Another little thing that was missing was the ability to edit lines. Sure, you could edit your front line, but that was it. You really had no control after that. Even I know that line changing is a huge part of the strategy of hockey. Once again, this is more of an arcade-type ability rather than a simulation. Most other games on the market let you edit every single line change that can take place. Since I don't know the players that well, I usually left things alone. But I know this will not make the hockey gurus happy.
The game does have a "create player" option that allows you to create a custom player if you so choose. I always like to create a player modeled after myself to give me a name that I will recognize. Normally, when games have a "create" option, you are given a number of points to distribute to different categories so you don't create a team full of super players. I guess the developers didn't think of this— in you can jack up every category to 99 if you want. Of course that is what I did. My player was a terror on the ice. I will say that the players are definitely modeled off of these numbers because my player was faster, more aggressive, more accurate, and just a hell of a lot better than anyone out there. This was cool, but had its drawbacks aside from the obvious advantage it gives your team. Since my player was so aggressive, he was leading the league in fights and penalty minutes. I would injure at least two opponents and get in one fight nearly every game.
Let's talk gameplay. This is where the simulation feel comes in. The game played slow. I don't mean slow as in a bad frame rate or anything. It was slow in terms of action. It had a soccer feel to it. The players felt a bit sluggish. I'm a generation X'er and I want things fast and now. The game played like actual hockey. Some games could be high scoring and others were 1-0. The game needed a triple shot of espresso to pick the pace up. The action needed to be turned up a notch or two.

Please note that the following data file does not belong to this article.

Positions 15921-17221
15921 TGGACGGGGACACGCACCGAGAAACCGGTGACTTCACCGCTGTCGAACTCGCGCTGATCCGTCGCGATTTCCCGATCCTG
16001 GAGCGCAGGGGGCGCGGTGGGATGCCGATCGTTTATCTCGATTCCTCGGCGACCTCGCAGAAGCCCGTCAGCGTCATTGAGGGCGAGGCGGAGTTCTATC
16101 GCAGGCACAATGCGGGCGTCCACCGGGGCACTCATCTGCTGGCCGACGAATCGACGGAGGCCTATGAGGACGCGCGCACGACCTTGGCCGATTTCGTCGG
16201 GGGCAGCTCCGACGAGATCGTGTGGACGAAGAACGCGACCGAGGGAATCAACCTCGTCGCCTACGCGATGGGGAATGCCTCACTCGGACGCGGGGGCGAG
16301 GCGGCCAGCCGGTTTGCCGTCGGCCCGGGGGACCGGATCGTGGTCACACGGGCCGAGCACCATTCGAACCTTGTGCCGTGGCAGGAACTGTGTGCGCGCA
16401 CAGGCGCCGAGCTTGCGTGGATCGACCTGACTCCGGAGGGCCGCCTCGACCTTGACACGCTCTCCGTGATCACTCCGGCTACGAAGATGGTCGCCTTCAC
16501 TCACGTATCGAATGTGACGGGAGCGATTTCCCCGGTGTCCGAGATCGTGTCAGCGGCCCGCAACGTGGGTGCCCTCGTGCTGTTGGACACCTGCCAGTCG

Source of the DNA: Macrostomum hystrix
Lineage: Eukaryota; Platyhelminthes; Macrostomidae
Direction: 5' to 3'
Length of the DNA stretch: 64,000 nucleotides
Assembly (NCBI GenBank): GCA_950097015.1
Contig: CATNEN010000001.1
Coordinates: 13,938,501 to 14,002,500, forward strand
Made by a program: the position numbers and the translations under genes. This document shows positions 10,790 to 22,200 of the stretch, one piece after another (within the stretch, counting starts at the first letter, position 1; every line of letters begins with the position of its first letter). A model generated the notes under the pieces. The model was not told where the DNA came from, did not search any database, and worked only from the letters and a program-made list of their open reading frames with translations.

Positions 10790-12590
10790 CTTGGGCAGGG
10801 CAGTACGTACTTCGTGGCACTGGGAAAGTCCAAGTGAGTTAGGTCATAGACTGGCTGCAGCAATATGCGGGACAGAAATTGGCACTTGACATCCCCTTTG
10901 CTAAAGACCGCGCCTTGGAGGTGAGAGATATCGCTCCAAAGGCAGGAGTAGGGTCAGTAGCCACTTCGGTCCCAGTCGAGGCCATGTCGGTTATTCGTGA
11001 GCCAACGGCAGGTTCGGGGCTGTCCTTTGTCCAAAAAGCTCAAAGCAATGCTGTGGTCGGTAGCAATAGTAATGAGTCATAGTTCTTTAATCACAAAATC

The best part of the game, by far, was the checking. NHL Powerplay 98 game had some vicious hitting in it. I had some sequences where just about the only person left standing was the goalie. The best part about it was that it was real easy to administer blows. Also, another cool thing was that if you did not hit a player cleanly, you would still make him stumble a bit or lose a little momentum. But if you caught a person square on, OUCH! Another thing I liked about the checking was that after the whistle blows, you still have a few seconds to nail an unsuspecting opponent. This was awesome especially after the opposing team scored a goal. They are all jumping around together so a correctly aimed check can take out at least two or three of them at a time. Who ever said I was a good sport?
I do have a complaint with the camera angles. You have 5 different angles to choose from, one being a roving camera that follows the action. I never really found one that I liked. Other games offer views that range from directly on the ice to as far back as the top of the arena. All of the views that were offered were too far back. The only time they ever zoomed up close enough to the players was after a goal is scored. As mentioned above, this is when you can get in some good cheap shots and when the camera is zoomed in, you can really see the violent impact of your hit. It would have been cool to get close like that during actual gameplay when you really lay down the hits.
This game was also lacking little details. Most noticeably was when you went to the penalty box. You guy would skate up to the wall and just disappear. I think it adds to the realism to see him actually sitting in the box. The same is true with line changes and such. The players just sort of vanish.
The game did have a really weird thing happen, and it happened more than once. The computer opponent would get the puck and just sort of sit there and shake. He would not move or pass the ball. You had to have someone knock it free and then the player would go on his way like it never happened. The weird thing was that it happened on different places on the ice. For example, once, the player was behind the goal along the back wall. Another time, he was in front of the goalie trying to clear the puck. Weird.
I was a bit disappointed with the graphics. Actually, I think the graphics were good, but you just did not have a view that let you see them very well. Since the views were all so far back, the players looked very undetailed and generic. When the camera did zoom up after the goals, the players looked pretty good. The players did have numbers on their jerseys but they were not clear enough to read and forget about even reading names. These things are all pretty standard in other games.
The more I played this game, the more it grew on me. It is still not my favorite hockey game by any means, but it is not bad. The lack of camera views really bothered me, and the gameplay was also a little slow for my tastes. But the vicious checking made up for the slow play. I suggest you hit your local rental store and check it out before you buy.